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Race Reports

races to test ourselves and know that there are risks involved but you never expect the worst to happen.

In the weeks that followed I did start questioning why I was attempting this challenge. At the start it was just a crazy idea as no woman had done it, but now that I was half way through, and had seen the risks first hand, it made me think. I was doing it for Daddy and that is what kept me going.

Once again it was back to the knee specialist to have my knee scanned before the trainers went back on in preparation for the Sahara Race at the beginning of October.

As soon as I landed in Cairo, the usual nerves kicked in. Theoretically, this was meant to be the easiest of all the races, but my body was beginning to feel the strain of the year. Two of my fellow grand slammers had dropped out by day 2, both of whom were normally very strong guys. Mentally it was the toughest due to the monotonous landscape… sand, sand and yet more sand! My knee was the worst it had been due to the endless soft sand. The long stage of 96 km went through the Valley of the Whales which was stunning and helped keep my mind off the pain. As with the other races, I decided to kick on through the night as I knew that if I stopped at the optional overnight camp, I’d completely seize up and be in a whole world of

trouble. Thankfully, through a haze of strong painkillers, I hobbled over the finishing line in front of the Pyramids to finish the third desert.

Worryingly, we only had six weeks before we had to be in Ushuaia for The Last Desert. Very little exercise was done, it was more a case of trying to help the body recover before its final test of the year, and to finish finding all the specialist equipment that was needed.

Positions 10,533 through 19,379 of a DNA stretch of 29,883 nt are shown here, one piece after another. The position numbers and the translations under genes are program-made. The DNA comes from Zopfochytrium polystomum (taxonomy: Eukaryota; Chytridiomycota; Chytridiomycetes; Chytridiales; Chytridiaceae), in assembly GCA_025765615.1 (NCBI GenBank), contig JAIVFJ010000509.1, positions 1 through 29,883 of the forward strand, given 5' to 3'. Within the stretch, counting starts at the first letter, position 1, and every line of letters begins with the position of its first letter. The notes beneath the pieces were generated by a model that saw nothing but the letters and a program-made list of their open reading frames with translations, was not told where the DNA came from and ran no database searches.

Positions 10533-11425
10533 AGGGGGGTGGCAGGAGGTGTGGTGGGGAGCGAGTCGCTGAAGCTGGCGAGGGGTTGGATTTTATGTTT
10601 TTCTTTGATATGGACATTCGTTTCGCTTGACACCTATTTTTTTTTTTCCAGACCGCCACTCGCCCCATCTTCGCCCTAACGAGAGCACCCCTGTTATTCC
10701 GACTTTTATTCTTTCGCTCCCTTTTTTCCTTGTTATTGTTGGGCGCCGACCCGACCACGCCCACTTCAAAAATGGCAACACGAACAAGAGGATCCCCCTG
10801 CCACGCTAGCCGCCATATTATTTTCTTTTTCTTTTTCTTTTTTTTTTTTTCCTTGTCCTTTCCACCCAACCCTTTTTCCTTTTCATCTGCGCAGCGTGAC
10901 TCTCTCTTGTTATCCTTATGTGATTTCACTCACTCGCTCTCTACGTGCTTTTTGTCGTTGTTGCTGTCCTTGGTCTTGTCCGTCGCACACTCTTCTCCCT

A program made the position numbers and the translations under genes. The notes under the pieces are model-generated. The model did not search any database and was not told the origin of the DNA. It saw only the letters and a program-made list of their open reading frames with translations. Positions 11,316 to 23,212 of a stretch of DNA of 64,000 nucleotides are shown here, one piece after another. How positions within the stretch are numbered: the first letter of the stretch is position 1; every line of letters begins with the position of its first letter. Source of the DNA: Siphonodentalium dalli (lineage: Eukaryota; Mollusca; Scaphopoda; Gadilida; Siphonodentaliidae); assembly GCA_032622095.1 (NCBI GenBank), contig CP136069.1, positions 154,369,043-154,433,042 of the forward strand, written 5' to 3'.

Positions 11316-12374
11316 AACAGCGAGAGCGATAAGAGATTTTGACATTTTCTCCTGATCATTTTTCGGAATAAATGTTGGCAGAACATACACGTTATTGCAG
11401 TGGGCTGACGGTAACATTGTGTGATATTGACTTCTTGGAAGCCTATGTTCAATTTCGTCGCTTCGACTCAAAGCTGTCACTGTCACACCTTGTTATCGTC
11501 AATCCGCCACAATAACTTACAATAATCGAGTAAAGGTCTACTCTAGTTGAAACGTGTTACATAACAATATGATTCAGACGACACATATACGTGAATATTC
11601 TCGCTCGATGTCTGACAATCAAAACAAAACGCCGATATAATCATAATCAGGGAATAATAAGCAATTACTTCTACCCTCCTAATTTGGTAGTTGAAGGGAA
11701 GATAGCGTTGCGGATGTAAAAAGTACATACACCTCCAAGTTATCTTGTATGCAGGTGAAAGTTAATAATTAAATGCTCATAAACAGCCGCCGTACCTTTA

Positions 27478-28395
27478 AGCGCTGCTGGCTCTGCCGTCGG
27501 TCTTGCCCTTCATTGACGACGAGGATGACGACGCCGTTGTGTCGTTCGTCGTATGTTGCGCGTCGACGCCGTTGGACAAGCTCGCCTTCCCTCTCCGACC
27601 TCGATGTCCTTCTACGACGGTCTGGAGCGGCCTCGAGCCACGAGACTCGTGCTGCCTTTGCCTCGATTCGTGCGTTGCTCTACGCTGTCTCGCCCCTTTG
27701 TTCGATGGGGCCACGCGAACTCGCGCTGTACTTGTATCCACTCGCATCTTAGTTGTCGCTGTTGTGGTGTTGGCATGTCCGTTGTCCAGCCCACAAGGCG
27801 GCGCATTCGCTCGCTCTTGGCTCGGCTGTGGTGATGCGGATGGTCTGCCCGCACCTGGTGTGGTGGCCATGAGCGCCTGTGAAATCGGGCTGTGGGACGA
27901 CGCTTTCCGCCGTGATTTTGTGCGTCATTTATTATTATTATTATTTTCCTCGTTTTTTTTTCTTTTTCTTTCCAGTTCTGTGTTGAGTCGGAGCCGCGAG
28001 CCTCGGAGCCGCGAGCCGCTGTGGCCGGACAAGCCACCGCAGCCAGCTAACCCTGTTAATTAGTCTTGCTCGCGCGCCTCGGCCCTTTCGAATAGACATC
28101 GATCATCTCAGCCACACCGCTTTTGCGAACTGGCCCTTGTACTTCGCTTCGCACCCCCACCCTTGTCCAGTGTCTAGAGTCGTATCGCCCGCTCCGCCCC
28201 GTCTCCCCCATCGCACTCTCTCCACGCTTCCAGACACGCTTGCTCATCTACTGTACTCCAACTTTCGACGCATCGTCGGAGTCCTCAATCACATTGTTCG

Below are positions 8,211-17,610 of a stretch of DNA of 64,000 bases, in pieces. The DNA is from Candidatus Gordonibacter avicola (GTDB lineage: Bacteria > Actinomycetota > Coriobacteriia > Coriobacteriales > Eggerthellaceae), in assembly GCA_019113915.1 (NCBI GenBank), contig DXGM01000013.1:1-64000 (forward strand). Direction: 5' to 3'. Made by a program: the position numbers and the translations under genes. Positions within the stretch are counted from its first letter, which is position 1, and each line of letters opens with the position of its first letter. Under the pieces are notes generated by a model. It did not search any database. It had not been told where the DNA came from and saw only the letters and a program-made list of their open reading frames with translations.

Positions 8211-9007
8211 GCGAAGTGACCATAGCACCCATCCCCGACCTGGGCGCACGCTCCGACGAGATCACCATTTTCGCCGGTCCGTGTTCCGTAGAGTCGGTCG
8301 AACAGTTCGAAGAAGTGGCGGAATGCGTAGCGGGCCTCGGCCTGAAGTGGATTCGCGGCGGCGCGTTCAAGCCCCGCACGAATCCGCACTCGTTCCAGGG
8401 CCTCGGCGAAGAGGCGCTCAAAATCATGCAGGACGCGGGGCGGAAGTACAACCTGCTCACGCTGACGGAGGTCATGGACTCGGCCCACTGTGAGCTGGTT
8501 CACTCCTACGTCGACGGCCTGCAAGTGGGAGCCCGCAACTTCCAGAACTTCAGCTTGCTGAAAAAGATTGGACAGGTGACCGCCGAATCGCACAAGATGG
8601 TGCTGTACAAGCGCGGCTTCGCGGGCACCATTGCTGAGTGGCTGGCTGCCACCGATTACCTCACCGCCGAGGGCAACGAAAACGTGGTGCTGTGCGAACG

57 of us boarded the boat and set sail across the Drake Passage for Antarctica. The crossing was some of the roughest seas I have ever experienced. Serious cabin fever began to set in and we were all very relieved to finally see land – even though it meant we were about to start our toughest test. The start of the race was delayed due to bad weather but luckily a pod of orca’s as well as a humpback whale and her calf kept us entertained beside the boat for an hour or two.

Stepping foot on Antarctica was very surreal – we were at the bottom of the world and only had penguins as company. The course varied from compacted snow and ice to knee deep soft snow. It was also very hard to differentiate between the ground and the skyline, even with our special polar glasses. Because there is very little darkness, we were out on the course for longer but over fewer days. The final

finishing line, at 9 pm at Dorian Bay, was incredible. Complete and utter exhaustion combined with the realisation that I had finally finished the challenge – I have to confess that there were definitely tears!

Looking back on the last year, I still can’t believe that I’ve done it – the first British woman to complete the 4 Desert Grand Slam.

I’ve pushed myself to the limit both physically and mentally. The camara- derie amongst my tent mates and fellow competitors was incredible and I’d never have finished without them.

There were definitely a couple of 'moments' along the way due to pain and I have since discovered that I’ve a badly strained left LCL and a hairline stress fracture in my right foot. Once I’ve fully recovered, I’ll have to start looking for the next challenge!

Lucy Rivers Bulkeley December 2010

http:// www.4desertchallenge.

In 2011 Lucy was awarded the Endurance Fundraiser of the Year by for a challenge that most professional athletes could only dream of achieving.

As a non-athlete, Lucy completed the famous 4 Desert Grand Slam Challenge, risking her life in the most extreme conditions, to become the first British woman to accomplish the 4,155 mile desert runs across the Gobi, Atacama, Sahara and Antarctic deserts in one calendar year.

Lucy raised in excess of £35,000 for Macmillan Cancer Support in memory of her father.

The judges commended her incredibly fearless attitude and enormous courage.

(photo courtesy of RacingthePlanet) February/March 2011 | Ultrarunning World 11

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